Release Date: 1 February 2008
Namedt_alloc_program - allocate a new program object
Generic Prototypedt_alloc_program(dt_Handle) => dt_Handle
C Prototype#include "dt_progob.h"
dt_Handle dt_alloc_program(dt_Handle args)
FORTRAN Prototypeinclude 'dt_f_progob.inc'
DescriptionExecutes a program, and sets up a communications path to that program, such that the program can be called and can return results much like an internal function. A "program object" is returned that represents the program and the communication path to it.
The parameter 'args' is an object containing the program's name and any arguments the program requires. If 'args' is not a stream or sequence, then it must be an object that responds to dt_stringvalue(3); its stringvalue is the program's name, and the program is invoked with no arguments. If 'args' is a sequence or stream, it must contain objects that respond to dt_stringvalue(3) -- the first of these objects is the name of the program itself, and the rest are the command-line arguments for the program.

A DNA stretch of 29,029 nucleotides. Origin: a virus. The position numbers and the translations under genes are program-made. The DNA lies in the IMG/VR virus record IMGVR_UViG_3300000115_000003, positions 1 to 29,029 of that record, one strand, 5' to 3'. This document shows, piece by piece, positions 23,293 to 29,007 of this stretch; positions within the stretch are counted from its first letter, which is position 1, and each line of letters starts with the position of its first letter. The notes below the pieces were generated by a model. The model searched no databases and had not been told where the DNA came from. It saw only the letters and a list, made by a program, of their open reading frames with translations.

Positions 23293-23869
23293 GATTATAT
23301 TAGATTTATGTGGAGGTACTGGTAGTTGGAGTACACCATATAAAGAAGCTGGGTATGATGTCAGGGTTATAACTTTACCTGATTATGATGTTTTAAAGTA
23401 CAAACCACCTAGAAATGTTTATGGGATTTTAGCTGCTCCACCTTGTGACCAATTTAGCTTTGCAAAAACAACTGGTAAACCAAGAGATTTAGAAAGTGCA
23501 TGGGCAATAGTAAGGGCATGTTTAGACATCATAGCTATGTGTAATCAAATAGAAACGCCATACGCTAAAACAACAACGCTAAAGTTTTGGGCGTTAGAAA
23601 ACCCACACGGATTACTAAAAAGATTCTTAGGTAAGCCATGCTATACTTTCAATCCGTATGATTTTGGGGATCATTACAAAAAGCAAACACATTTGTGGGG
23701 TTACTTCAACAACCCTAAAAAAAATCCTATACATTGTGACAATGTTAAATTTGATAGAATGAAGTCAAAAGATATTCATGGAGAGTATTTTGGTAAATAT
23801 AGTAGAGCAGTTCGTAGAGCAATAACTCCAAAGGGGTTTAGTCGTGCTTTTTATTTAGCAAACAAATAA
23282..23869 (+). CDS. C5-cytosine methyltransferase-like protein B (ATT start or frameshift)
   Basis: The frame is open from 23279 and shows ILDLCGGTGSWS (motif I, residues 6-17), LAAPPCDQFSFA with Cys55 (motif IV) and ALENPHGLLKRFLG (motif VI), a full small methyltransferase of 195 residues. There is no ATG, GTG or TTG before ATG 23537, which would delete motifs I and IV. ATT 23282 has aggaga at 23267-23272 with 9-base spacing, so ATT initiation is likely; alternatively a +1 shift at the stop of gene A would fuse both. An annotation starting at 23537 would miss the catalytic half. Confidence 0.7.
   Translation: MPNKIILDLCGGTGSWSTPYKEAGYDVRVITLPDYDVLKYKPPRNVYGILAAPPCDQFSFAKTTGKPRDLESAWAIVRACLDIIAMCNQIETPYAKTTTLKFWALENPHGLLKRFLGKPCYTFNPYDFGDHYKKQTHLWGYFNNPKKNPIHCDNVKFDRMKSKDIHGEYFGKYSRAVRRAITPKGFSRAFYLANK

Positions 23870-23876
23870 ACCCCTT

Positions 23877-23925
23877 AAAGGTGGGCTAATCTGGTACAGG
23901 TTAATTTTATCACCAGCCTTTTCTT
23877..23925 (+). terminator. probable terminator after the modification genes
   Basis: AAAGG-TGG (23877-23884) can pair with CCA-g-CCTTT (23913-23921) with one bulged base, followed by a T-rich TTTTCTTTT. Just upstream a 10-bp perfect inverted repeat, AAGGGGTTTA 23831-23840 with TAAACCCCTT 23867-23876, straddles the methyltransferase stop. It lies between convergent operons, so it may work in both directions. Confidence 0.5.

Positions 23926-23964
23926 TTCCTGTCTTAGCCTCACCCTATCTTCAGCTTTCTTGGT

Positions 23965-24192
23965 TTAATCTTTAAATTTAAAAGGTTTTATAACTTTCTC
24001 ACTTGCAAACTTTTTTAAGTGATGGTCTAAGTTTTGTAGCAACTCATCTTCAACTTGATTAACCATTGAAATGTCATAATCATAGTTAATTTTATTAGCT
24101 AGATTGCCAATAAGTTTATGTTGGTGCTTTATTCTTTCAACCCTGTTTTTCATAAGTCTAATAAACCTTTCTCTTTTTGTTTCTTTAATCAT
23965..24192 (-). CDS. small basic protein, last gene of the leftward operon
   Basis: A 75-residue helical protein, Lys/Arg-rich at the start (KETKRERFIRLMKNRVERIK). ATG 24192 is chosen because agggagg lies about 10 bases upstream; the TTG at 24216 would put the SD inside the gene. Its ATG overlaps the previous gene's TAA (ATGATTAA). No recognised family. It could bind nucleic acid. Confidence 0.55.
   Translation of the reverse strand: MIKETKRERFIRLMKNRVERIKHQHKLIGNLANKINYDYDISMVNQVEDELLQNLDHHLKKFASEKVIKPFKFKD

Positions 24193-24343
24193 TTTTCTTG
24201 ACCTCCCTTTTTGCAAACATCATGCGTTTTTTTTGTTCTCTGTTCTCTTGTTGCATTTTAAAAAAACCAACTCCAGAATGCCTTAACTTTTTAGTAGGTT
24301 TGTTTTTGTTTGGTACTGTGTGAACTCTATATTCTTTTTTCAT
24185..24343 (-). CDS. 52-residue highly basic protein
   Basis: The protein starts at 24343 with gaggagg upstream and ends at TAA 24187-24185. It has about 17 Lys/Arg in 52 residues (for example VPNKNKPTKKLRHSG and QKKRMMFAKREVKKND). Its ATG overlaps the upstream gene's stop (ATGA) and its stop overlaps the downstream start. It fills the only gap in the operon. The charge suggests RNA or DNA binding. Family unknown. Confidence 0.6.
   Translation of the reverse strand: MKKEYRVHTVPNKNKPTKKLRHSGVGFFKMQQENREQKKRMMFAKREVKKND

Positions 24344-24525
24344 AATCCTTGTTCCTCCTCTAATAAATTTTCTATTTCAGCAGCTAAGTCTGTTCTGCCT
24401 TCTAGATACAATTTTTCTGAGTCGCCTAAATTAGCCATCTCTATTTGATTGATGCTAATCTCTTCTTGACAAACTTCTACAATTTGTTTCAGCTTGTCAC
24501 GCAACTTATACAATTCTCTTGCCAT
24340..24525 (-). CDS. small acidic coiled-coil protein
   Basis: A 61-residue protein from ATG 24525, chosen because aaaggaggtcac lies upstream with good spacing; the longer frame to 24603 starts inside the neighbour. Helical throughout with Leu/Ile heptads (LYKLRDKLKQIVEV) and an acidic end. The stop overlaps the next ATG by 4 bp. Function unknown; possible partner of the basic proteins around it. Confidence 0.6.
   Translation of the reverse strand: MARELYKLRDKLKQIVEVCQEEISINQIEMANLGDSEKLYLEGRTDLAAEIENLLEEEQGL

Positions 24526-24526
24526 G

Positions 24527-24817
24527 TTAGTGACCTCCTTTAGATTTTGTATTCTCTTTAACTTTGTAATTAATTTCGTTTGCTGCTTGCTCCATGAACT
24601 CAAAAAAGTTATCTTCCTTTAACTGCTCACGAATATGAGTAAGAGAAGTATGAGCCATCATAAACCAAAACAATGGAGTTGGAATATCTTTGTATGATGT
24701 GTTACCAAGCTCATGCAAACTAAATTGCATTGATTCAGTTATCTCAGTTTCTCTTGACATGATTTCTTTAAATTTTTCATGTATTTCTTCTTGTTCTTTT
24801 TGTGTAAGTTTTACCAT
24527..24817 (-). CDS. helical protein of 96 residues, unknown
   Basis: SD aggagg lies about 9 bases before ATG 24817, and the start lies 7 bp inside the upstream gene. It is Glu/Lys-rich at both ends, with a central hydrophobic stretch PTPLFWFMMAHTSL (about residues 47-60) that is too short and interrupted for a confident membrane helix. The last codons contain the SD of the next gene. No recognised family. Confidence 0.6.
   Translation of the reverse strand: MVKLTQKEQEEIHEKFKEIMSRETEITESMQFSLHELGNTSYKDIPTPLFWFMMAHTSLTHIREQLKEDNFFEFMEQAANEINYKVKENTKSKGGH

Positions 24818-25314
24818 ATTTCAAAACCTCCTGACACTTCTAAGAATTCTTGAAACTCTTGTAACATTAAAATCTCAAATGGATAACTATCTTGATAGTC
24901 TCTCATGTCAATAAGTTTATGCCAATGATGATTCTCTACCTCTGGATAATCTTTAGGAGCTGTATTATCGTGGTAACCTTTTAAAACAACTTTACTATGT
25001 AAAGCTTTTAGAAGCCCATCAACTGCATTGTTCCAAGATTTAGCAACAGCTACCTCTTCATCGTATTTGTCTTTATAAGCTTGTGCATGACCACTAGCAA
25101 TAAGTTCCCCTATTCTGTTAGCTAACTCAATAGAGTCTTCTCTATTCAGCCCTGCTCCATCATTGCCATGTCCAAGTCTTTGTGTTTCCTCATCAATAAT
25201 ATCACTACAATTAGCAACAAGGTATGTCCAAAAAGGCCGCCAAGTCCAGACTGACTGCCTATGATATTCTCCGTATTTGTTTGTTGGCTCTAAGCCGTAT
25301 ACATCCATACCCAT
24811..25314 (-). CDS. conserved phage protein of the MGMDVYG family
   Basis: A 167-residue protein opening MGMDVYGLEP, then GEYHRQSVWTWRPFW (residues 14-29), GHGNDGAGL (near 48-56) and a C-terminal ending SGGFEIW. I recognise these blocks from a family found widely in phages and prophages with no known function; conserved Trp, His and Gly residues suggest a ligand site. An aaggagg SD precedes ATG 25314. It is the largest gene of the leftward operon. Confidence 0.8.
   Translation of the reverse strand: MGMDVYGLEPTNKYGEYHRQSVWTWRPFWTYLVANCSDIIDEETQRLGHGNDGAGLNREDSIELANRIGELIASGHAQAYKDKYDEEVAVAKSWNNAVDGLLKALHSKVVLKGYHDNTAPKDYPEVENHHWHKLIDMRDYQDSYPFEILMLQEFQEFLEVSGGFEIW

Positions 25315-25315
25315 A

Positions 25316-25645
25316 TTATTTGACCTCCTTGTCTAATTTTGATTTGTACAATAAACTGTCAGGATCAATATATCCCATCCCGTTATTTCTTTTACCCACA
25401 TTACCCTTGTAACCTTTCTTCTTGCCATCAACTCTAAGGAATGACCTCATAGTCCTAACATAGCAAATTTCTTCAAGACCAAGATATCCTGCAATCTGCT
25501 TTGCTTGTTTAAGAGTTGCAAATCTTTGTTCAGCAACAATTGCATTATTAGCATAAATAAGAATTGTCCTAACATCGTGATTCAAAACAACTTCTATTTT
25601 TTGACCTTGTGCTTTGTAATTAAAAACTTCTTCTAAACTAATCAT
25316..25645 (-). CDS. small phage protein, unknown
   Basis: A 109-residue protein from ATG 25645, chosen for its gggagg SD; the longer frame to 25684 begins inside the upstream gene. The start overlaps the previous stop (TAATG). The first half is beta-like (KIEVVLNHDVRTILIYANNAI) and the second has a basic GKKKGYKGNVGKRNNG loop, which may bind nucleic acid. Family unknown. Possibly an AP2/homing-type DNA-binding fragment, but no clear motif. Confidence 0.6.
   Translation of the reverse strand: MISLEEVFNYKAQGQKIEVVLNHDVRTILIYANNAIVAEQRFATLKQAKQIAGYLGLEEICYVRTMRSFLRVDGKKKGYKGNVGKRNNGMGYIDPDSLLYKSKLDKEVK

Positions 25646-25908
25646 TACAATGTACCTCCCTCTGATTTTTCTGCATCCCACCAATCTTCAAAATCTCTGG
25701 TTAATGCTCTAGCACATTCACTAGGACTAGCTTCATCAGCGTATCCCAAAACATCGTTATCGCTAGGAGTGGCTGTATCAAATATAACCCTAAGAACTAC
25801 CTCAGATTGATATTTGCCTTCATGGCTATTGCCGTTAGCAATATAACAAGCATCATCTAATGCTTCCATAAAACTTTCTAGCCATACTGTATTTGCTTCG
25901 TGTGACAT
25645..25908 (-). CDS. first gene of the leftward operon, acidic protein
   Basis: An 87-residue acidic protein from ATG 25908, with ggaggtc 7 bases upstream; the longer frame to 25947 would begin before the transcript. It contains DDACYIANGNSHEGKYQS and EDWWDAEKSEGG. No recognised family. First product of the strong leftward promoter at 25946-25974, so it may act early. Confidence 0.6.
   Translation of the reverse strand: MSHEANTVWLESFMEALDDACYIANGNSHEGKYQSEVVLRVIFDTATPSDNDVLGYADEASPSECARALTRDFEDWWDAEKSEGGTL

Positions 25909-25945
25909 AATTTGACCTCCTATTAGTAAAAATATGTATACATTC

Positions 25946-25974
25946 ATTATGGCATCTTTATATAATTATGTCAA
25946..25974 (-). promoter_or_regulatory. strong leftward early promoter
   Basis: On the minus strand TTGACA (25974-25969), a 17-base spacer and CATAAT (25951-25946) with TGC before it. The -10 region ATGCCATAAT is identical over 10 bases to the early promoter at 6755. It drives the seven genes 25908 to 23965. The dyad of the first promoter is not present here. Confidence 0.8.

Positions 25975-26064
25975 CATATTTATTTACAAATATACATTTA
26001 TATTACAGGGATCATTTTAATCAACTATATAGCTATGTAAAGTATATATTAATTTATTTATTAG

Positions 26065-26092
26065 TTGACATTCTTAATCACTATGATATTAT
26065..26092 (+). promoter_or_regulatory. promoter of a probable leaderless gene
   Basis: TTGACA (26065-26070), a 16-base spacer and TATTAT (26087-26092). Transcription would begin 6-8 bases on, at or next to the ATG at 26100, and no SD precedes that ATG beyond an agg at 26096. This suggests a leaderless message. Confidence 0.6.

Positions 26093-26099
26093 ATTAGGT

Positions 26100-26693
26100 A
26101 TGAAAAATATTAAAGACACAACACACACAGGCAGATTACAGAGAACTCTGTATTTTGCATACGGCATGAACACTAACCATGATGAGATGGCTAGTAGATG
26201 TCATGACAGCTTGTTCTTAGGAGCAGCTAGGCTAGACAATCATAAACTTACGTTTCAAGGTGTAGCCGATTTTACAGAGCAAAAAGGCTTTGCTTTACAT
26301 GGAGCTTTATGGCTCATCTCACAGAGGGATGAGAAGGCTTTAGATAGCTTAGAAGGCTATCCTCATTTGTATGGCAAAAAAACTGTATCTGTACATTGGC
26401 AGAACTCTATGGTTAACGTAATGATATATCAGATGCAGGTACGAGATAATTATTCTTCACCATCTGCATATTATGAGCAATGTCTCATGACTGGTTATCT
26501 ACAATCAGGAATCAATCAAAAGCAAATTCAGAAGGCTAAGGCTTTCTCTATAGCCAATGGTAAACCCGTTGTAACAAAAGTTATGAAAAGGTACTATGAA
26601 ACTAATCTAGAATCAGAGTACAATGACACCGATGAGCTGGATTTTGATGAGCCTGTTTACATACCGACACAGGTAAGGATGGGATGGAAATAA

UNIX Note: The following comments apply to dt_alloc_program(3) on UNIX systems. The function execvp(2) is used to start the program; see the man page for execvp(3) for comments about the PATH environment variable. The program is executed using a "fork-fork-exec" rather than a simpler "fork-exec." Because of this, the program is a grandchild, the child finishes immediately, and the dt_alloc_program(3) function immediately does a wait(3), thus preventing the formation of "zombie" processes. Because pipes are used, dt_alloc_program(3) sets SIG_IGN on the SIGPIPE, so that if the program created by dt_alloc_program(3) accidentally dies, your program won't be killed by a SIGPIPE signal. If you need to intercept the SIGPIPE signal, you should install a signal-catching function after you have called dt_alloc_program(3).
Every program object must use the pipetalk communication protocol and send, at minimum, a welcome message in order for the program object to be successfully allocated.
Return ValueA program-object's handle will be returned on success (the program is running). NULL_OB is returned on failure (e.g. the program is not accessible, failed to start, failed to send a "welcome" message, or "crashed" immediately after starting). In most cases, a failure will generate an error message that can be accessed via dt_errors(3); the exception to this is when 'args' is some object that has no dt_stringvalue(3) and or isn't a stream or sequence.
Related Topicsdt_converse(3) dt_welcome(3)